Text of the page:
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Russia Debunks Rumours of Plane Sent to Venezuela to Grab the Country’s Gold

© AP Photo / Mike Groll, FileIn this Tuesday, July 22, 2014, file photo, gold bars are stacked in a vault at the United States Mint, in West Point, N.Y.
In this Tuesday, July 22, 2014, file photo, gold bars are stacked in a vault at the United States Mint, in West Point, N.Y. - Sputnik International
Earlier rumours alleged that a mysterious plane had gone to Caracas either to bring in Russian mercenaries, to evacuate President Maduro or to take $840 million worth of Venezuelan gold.

Kremlin spokesman Dmitry Peskov said he is unaware of Moscow's plans to bring Venezuelan gold to Moscow. Rumours alleging Russia had sent a secret plane to take 20 tonnes of Venezuelan gold had been reported by Fox News earlier on Wednesday.

"Russia is prepared to help resolve the political situation [in Venezuela] in any way possible, without interfering into the country's internal affairs", Peskov was quoted as saying by the Russian media.

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Talking to journalists, Peskov urged them to "be careful with different hoaxes".

According to the earlier Fox News report, a Nordwind Airlines Boeing 777 allegedly made a trip from Moscow to Caracas, where it was parked "in a private corner of the airport". The report says the plane, capable of carrying some 400 passengers only had its crew onboard.

The report cites a tweet by an unnamed Venezuelan official who was later identified as a former economist in the country's central bank with ties to the bank's employees. The source alleged that more than $840 million worth of gold has already been prepared for loading onto a plane.

An image of the Nordwind Airlines plane has been posted by Noticias Venezuela, a local news outlet.

Other rumours said the plane actually carried mercenaries sent to support President Maduro, but there is no evidence to support those claims, Fox News reported.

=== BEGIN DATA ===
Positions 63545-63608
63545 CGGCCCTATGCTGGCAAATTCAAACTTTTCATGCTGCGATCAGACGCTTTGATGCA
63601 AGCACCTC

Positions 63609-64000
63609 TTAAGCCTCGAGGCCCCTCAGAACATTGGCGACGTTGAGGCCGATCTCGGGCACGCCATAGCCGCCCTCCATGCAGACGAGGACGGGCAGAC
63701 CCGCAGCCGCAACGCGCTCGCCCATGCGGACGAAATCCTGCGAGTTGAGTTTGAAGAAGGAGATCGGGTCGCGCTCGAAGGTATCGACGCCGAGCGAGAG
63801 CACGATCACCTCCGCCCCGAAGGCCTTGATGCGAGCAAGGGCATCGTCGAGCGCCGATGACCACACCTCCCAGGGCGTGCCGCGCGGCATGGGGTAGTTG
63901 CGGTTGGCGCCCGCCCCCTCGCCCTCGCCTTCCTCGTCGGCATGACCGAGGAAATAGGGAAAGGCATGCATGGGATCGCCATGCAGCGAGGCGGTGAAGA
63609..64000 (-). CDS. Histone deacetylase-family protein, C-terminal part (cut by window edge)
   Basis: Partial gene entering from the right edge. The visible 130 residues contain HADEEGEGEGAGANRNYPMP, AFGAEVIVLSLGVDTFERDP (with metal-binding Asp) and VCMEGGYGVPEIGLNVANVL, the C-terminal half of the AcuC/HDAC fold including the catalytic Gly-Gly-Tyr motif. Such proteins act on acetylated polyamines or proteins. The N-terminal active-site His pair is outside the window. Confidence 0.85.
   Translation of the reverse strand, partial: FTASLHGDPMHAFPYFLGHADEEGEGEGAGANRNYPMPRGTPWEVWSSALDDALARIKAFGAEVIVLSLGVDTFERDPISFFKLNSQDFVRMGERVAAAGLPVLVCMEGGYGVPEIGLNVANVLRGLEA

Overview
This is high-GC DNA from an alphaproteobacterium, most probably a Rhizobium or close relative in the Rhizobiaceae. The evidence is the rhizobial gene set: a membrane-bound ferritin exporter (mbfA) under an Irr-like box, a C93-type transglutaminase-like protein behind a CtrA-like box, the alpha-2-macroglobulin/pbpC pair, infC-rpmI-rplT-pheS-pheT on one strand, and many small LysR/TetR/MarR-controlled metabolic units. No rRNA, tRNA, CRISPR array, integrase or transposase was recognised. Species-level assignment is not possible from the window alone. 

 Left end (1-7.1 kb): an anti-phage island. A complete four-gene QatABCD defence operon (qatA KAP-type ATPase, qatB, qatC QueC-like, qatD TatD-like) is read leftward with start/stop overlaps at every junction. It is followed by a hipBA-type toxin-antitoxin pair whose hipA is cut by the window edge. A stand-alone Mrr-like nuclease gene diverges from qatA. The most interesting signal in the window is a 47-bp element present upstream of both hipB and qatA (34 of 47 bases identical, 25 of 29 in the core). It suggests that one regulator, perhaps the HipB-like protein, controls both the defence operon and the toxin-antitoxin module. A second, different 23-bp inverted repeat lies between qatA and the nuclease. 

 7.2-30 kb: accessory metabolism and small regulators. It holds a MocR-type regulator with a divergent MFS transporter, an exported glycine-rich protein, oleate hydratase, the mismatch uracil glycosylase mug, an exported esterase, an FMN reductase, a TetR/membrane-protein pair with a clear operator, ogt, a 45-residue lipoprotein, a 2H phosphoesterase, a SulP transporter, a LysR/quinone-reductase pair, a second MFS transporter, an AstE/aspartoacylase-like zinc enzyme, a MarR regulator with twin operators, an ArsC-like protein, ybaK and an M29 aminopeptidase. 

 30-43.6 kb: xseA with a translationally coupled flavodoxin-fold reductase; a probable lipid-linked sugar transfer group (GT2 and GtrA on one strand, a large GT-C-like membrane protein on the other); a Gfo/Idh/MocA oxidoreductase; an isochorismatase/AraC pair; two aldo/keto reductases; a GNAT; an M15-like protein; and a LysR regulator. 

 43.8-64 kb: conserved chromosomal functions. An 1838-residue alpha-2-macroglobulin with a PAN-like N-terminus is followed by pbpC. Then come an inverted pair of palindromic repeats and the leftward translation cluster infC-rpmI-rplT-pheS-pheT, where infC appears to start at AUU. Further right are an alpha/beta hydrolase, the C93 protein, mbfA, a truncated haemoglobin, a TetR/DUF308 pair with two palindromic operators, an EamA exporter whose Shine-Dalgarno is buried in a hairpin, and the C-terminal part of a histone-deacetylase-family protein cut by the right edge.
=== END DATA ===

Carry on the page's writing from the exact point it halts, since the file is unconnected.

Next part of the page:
Simon Zerpa, Venezuela's finance minister, denied a Russian plane has been parked at the Simon Bolivar International Airport in Caracas.

"I'm going to start bringing Russian and Turkish airplanes every week so everybody gets scared", he joked in an interview for Bloomberg.

The rumours may have been sparked by an earlier statement from Russian Deputy Finance Minister Sergei Storchak, who said Russia expects Venezuela to have problems servicing the state's debt as a result of the political crisis. The Finance Ministry later issued a statement saying Venezuela is due to make its next payment at the end of March and no changes have been made to the debt agreement.

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Earlier on Tuesday, Russian Foreign Minister Sergei Lavrov said Russia "will do everything" within a constitutional framework to support President Maduro.

"Together with other responsible members of the international community, we will do everything to support President Maduro's legitimate government in upholding the Venezuelan Constitution and employing methods to resolve the crisis that are within the constitutional framework", he said.

Venezuela is currently facing a political crisis and large anti-government protests. Opposition leader Juan Guaido has declared himself the country's interim president, drawing support from the United States. Russia, along with a number of other nations, continue to recognise Nicolas Maduro, who won the recent national elections, as the only legitimate leader of the country.

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